Meet the Siberia V2.
Protected by a thin mesh is the speaker element, pictured here. The ear pads are made of a leather-like (if not actually leather) material that is very soft to the touch.
The backs of the s are shown here, with their metal mesh, and where the band meets the ear cup.
For those of you who don't like to futz with band settings, the s have a design that should come as a welcome surprise, as it uses a cable assembly to automatically adjust to the user's head. We've seen this before on more expensive headphones.
Protruding from the left ear cup is the cable, 9.8 feet long, and splitting into dual 3.5mm cables.
Each of the cables that split from the main cable after the remote ends in a 3.5mm plug, one for the microphone, the other for the headphone element.
Despite the fact that there are very few cable guards on the itself, what is there is fairly robust rubber. You shouldn't have any issues with solder points shattering, but we still advise you not to tug on your cables.
Stored inside the left ear cup is the retractable microphone, which can articulate to the user's preference. Should you stop using your mic, you an always guide it back into the headset.
Your 's packaging will include your headset, and maybe some documentation. That's it.
While these cans don't seem to have many features related to durability, the break-away cables are actually a good thing, allowing you to replace them should they snap for whatever reason. Still, there are a few weak points that can cause you grief later, so please treat your headset with care.
Because there are many versions and different colors of the s, you can choose what you'd like most, including a variant of the white color with a blue glow when you plug them in. The unit we were able to review is the limited edition black and gold model, which in all honesty looks fairly slick.
The frequency response of the s is fairly indicative of what a common response looks like with gaming headsets, complete with a de-emphasis in the 5-7kHz range, which is where many sounds of small arms fire live. While this is a great thing for first-person shooter games, it may not be ideal for RPG games with a heavy focus on music, but rest easy: we've seen far more dramatic de-emphasis on this range in other headsets, and the s seem to do a good job of maintaining a relatively even response outside of the aforementioned blemish.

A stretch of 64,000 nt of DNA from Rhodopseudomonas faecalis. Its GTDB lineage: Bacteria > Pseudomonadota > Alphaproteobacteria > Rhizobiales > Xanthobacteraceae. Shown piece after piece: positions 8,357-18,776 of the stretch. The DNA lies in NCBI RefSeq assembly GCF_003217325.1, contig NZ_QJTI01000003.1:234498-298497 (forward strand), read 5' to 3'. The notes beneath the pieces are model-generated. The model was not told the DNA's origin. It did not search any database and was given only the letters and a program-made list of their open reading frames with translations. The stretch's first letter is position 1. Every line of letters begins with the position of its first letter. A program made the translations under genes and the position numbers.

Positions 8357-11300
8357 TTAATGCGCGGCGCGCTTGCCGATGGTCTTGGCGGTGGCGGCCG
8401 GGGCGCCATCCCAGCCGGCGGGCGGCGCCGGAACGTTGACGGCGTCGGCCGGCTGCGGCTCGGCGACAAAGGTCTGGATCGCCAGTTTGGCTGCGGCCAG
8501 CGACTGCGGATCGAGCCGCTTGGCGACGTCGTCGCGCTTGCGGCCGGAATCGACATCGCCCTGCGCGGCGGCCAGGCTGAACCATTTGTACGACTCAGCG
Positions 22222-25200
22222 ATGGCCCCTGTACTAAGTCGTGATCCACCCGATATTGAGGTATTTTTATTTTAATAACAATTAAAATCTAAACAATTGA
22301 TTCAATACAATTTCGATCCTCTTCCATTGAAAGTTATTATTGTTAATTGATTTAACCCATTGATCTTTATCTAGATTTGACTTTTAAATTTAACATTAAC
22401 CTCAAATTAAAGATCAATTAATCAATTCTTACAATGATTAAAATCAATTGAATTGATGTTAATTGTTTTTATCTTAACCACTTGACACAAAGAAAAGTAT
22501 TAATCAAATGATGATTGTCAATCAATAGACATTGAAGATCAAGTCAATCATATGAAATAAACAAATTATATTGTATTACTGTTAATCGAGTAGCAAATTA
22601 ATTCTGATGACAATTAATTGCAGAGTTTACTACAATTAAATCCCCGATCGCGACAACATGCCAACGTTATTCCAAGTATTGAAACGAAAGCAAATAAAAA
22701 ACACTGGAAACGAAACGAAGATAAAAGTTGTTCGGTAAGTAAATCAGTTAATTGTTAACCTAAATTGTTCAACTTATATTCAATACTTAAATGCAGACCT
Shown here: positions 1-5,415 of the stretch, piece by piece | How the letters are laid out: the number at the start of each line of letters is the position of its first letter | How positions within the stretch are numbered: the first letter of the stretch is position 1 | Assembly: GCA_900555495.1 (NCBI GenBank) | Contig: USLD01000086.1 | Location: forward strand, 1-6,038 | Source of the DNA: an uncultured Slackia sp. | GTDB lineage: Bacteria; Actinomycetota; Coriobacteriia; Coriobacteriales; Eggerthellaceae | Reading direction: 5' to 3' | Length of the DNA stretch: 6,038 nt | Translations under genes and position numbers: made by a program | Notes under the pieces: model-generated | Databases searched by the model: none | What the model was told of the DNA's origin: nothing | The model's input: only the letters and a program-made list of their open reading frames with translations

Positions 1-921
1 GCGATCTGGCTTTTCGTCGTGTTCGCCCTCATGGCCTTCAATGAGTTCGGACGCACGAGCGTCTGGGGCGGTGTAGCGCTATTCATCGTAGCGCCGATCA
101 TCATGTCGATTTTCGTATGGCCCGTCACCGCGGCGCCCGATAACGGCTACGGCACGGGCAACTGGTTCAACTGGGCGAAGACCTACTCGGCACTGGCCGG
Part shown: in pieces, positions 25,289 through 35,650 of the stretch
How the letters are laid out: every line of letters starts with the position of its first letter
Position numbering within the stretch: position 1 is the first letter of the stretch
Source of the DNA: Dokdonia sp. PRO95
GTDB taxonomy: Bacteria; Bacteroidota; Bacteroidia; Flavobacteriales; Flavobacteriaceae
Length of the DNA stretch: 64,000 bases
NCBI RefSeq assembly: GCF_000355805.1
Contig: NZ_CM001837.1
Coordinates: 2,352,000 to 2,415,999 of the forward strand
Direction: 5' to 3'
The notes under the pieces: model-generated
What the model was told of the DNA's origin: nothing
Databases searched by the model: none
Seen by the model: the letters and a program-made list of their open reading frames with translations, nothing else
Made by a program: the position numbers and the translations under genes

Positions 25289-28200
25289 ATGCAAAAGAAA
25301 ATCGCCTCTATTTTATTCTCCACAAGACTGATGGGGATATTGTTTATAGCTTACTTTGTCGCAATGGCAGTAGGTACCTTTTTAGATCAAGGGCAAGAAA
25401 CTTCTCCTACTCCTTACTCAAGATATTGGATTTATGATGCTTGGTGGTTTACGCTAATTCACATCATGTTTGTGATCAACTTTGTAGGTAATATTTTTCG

There isn't much of a distortion problem with the s.
Outside of a slightly noticeable channel shift in the higher frequencies, the s don't have any immediately audible tracking errors. It isn't perfect, but that's okay when the error is under 2dB in any channel.
If you're looking for a headset to block out a lot of noise around you, the s are probably not the set for you. While they do manage to block out a bit of the higher end of sound, they don't seem to impede the mid and low ranges at all. Still, gamers in their natural habitat don't have much noise going on in the background in many instances, so this may not be much of a concern for you.
s also leak sound like a sieve, which may or may not matter to you depending on your gaming environment. It's something to be wary of, as you will annoy those around you if the room is quiet enough.
Pushed to their limit, the s can output sound up to 109.05dB without hitting the dreaded 3% total harmonic distortion (THD) level that is annoying to most users. Still, we always take the time to warn you not to crank the volume that loud to begin with, as you could permanently damage your hearing if left at that volume for too long.
Placing the s on our head for the first time, you'll notice that the band conforms to your head with a light touch, which is always a positive, but be careful not to move around too violently, as it can sometimes move a little bit. Depending on your head size, the s are widely seen as very comfortable headphones.